Josiah Gogarty is assistant editor at The Knowledge, an email news digest, and a freelance writer elsewhere.

josiahgogarty

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Alex Lekas
Alex Lekas
7 months ago

What I usually see in ads are completely unbelievable depictions of society – every couple is mixed race, about half are same-sex, and there is more focus on signaling fealty to the diversity gods than on promoting any product.

David Kerr
David Kerr
7 months ago
Reply to  Alex Lekas

As a former producer of TV commercials I can recall that what all one saw in ads were exclusively white people in heteronormative situations. Trying to cast a person of colour, a disabled person, a dwarf or a queer individual was nigh on impossible. So I guess that what you are saying is that you would like us to return to the dark days of advertising where the multi cultural society we have lived in for decades was simply denied by the advertising industry. Tragic.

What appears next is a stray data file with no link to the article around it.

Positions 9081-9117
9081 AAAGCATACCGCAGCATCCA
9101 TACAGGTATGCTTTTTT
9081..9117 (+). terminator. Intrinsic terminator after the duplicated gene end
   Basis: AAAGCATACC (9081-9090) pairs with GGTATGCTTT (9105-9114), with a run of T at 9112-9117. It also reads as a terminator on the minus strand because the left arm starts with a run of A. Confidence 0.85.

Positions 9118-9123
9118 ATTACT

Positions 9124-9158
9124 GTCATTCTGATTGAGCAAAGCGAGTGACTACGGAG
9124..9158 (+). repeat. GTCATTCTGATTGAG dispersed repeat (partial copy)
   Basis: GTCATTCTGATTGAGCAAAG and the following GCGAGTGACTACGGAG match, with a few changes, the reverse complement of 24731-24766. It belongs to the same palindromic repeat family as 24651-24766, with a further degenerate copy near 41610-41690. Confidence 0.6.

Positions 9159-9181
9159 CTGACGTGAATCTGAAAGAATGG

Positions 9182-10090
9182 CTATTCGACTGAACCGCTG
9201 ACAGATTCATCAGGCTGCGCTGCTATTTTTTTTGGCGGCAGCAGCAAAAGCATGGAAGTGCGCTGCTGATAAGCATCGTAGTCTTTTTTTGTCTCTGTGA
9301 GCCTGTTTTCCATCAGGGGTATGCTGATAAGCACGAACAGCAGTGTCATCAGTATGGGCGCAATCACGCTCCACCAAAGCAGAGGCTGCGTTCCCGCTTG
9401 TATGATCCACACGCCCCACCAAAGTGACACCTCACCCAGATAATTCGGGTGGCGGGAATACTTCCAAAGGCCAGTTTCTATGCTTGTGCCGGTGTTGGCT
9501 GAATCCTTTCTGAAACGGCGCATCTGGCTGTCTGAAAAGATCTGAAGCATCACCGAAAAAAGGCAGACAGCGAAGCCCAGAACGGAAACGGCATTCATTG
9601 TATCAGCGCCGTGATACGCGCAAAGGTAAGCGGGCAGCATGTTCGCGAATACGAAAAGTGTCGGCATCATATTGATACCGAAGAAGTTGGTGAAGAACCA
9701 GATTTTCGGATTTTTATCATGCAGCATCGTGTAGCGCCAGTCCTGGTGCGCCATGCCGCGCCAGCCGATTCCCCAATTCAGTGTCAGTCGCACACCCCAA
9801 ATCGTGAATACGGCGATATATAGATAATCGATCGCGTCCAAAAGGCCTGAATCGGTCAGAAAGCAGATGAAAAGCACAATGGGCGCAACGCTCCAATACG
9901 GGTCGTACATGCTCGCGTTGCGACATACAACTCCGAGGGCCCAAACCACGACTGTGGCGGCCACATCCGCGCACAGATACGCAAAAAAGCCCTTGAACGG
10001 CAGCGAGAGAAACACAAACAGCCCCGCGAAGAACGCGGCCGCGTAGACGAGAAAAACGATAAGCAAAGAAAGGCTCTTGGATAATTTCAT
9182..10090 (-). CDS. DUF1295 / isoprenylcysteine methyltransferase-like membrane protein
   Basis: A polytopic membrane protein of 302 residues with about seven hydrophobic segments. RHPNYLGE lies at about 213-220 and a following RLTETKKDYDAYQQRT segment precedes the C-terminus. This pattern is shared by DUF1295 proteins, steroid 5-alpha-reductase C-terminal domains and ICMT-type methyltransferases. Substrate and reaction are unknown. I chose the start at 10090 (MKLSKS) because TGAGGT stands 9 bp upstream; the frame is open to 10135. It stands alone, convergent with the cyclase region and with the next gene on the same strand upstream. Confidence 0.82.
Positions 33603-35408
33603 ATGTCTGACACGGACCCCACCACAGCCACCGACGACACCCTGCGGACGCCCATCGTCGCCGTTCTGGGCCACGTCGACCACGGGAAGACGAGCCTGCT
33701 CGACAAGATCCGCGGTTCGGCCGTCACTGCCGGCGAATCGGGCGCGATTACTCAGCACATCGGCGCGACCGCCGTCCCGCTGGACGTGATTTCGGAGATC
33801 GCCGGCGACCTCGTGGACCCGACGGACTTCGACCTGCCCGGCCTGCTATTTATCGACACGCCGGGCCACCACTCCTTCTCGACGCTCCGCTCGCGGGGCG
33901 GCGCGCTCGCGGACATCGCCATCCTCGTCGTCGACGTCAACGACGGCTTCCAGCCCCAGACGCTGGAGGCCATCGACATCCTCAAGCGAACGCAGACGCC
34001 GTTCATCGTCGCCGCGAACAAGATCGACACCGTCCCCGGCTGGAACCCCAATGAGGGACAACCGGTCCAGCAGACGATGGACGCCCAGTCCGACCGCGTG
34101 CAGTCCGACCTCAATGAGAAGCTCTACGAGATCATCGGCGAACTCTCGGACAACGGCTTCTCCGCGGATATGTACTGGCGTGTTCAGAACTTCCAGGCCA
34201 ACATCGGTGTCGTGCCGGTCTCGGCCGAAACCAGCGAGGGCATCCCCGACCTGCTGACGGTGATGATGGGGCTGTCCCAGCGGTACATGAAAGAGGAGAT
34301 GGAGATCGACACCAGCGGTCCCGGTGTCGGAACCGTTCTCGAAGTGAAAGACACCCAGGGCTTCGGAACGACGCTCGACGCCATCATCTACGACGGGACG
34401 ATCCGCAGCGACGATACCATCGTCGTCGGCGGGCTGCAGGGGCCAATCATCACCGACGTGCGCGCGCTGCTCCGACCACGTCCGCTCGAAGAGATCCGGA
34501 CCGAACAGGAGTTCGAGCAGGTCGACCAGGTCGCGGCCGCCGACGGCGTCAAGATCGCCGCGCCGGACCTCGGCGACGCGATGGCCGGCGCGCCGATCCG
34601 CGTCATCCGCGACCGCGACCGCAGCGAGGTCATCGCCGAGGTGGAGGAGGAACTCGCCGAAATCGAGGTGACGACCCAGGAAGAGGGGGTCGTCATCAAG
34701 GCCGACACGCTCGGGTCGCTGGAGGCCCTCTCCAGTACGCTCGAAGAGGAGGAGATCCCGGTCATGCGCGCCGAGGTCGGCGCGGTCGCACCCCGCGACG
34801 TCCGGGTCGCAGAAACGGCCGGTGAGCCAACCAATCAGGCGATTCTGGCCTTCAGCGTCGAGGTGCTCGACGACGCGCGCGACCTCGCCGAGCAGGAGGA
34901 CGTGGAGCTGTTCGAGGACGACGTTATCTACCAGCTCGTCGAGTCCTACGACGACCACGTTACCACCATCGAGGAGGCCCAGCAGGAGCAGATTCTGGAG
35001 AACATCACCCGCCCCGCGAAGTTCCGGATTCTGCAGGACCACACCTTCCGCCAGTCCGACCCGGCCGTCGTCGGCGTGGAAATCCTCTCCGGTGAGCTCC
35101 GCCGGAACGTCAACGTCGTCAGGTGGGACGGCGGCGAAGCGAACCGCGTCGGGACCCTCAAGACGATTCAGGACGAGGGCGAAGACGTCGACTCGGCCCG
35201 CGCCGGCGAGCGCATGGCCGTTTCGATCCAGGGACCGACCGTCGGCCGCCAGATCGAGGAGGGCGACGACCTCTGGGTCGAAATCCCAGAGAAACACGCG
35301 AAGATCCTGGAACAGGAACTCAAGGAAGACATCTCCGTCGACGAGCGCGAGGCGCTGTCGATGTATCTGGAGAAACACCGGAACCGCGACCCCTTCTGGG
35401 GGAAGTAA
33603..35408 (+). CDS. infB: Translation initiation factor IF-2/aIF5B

Rob N
Rob N
7 months ago
Reply to  David Kerr

It may be getting ‘multicultural’ quickly but most ethnic Brits (and many newcomers) wish it wasn’t.

And I certainly don’t want social engineering in ads, exemplified by the ASA’s code change a few years ago.

Champagne Socialist
Champagne Socialist
7 months ago
Reply to  Rob N

“most ethnic Brits”
Nah. Just the racist ones.

Julian Farrows
Julian Farrows
7 months ago
Reply to  David Kerr

Ah, that probably explains why I no longer watch commercials.

Champagne Socialist
Champagne Socialist
7 months ago
Reply to  Julian Farrows

Because you are a racist? Yes, we already knew that…

Kenda Grant
Kenda Grant
7 months ago
Reply to  David Kerr